• Abdul Hamid Dabaiba, Prime Minister: Dabaiba hails from the city of Misrata. He is a businessman who built his fortune during the Gaddafi era. He managed major companies and supervised many infrastructure projects, including airports, roads and stadiums. His cousin and father-in-law, the businessman Ali Dabaiba, was one of the most prominent confidants of Colonel Gaddafi. Abdul Hamid Dabaiba has strong commercial interests with Turkey, chairs the Board of Directors of the Libyan Investment and Development Company (LIDCO), and leads the Libya al-Mustakbal (Libya Future) Movement.

While some estimates have indicated that the Turkish Brotherhood line is the beneficiary of the election of the new leadership, the truth is that the new leadership figures do not belong to the Brotherhood line, and have connections with most of the existing political formations, including symbols of the previous era such as Saif al-Islam Gaddafi. They are likely to follow the line of moderation and seek consensual settlements that guarantee the success of the interim solution path.

The Libyan political forces and the regional and international actors have unanimously welcomed and supported the new leadership. However, many intractable problems and challenges remain before the transitional executive authority, mainly forming a consensual government that would win the approval of the Libyan Parliament, dismantling the armed militias, rebuilding the national army, unifying the fragmented country, writing a final constitution for the country, and reforming the deteriorating economic conditions.

Scenarios for the Libyan political situation

Three distinct scenarios could be discerned according to the currently conflicting indicators regarding the composition and directions of the Libyan transitional leadership, and the positions of local political actors and external parties thereon.

First scenario: the transitional leadership succeeds in reaching consensual settlements that ensure the formation of a national unity government within the deadlines set in the Geneva Accord (before 26 February 2021), and its approval by Parliament before 19 March 2021. While most actors expressed their readiness to respond to the path of forming the government, it is difficult to define a consensual mechanism for parliamentary voting on it due to the multiplicity of parliamentary representation centres, the escalation of conflict between the HoR in Tobruk and the HoR in Tripoli, and the difficulty of meeting in a neutral third place (such as Ghadames and Sabratha). However, approval of the government may be achieved by referring to the LPDF, which is the mechanism that enjoys international sponsorship, as decided in the "road map" governing the current transitional period.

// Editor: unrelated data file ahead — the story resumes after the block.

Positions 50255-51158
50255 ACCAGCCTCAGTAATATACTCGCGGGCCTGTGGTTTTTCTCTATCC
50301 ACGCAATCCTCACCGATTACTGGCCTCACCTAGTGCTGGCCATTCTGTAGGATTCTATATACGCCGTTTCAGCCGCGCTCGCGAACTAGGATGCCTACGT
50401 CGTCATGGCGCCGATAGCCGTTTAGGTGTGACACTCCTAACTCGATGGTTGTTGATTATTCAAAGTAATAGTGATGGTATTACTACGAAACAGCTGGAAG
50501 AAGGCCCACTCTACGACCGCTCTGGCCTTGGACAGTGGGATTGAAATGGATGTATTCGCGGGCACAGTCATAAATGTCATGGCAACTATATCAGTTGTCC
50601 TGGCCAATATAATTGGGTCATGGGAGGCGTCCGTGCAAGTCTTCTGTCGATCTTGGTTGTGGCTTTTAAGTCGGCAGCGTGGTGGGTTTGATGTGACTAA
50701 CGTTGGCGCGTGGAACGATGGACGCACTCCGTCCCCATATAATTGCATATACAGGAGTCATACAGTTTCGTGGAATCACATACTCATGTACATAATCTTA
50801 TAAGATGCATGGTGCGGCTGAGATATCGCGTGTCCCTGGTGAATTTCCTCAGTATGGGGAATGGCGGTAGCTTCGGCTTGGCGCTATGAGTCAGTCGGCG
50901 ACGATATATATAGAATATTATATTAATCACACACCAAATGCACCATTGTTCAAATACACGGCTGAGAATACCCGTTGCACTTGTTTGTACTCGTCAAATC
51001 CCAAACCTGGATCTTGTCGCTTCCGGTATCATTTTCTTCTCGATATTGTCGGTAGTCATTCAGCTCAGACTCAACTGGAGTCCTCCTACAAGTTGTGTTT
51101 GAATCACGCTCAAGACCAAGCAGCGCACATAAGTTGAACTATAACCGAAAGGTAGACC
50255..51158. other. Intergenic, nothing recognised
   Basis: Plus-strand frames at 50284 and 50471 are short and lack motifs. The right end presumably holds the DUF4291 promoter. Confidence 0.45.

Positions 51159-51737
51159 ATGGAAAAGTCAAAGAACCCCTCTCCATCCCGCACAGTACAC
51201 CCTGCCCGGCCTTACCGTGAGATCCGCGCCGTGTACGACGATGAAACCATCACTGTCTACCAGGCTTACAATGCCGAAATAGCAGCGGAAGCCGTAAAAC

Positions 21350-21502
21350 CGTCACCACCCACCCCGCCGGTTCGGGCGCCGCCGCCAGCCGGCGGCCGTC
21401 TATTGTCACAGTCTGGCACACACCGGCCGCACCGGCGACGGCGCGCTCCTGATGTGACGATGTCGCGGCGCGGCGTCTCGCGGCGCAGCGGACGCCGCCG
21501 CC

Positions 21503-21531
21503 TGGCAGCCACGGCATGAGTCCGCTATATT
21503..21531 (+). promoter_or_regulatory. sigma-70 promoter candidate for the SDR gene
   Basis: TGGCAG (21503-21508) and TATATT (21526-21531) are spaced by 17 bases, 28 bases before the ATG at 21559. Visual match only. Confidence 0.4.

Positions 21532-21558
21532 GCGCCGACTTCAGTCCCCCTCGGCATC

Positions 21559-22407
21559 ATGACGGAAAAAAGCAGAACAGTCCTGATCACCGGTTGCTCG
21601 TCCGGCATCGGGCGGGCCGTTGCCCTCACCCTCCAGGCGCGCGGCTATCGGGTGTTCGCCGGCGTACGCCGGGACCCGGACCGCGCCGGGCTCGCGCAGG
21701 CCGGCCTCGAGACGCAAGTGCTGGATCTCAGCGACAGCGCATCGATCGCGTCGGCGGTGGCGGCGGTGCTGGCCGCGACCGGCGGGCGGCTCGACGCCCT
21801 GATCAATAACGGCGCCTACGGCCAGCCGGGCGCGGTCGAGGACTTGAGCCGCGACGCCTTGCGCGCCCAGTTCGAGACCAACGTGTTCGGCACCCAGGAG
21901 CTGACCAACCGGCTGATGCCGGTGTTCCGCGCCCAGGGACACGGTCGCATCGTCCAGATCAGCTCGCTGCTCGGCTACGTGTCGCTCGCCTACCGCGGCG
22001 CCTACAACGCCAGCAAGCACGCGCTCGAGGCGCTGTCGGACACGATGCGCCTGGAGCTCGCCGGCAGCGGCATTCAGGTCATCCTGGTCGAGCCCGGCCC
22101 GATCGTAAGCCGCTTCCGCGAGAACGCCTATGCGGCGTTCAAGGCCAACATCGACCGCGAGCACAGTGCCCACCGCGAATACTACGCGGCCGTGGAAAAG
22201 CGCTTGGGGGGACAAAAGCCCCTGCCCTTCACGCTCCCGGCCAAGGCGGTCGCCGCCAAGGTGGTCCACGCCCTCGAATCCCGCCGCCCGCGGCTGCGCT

According to this scenario, the government would succeed in absorbing the military and security crisis within the limits of the current balance lines by preventing a return to war and restoring life to administrative institutions at the minimum levels, while keeping foreign military intervention in the narrowest scope and devoting the main attention to organising the elections scheduled for 24 December 2021. Among the indicators supporting this approach is the new US administration’s explicit and strong support for the current transitional equation, to the extent that it has vowed to “hold to account those who threaten stability or undermine the political process in Libya”, the readiness of the actors on the ground to cope with it while trying to influence it in their own favour, and the emergence of an implicit consensus between the external actors to preserve the existing general framework for the final solution.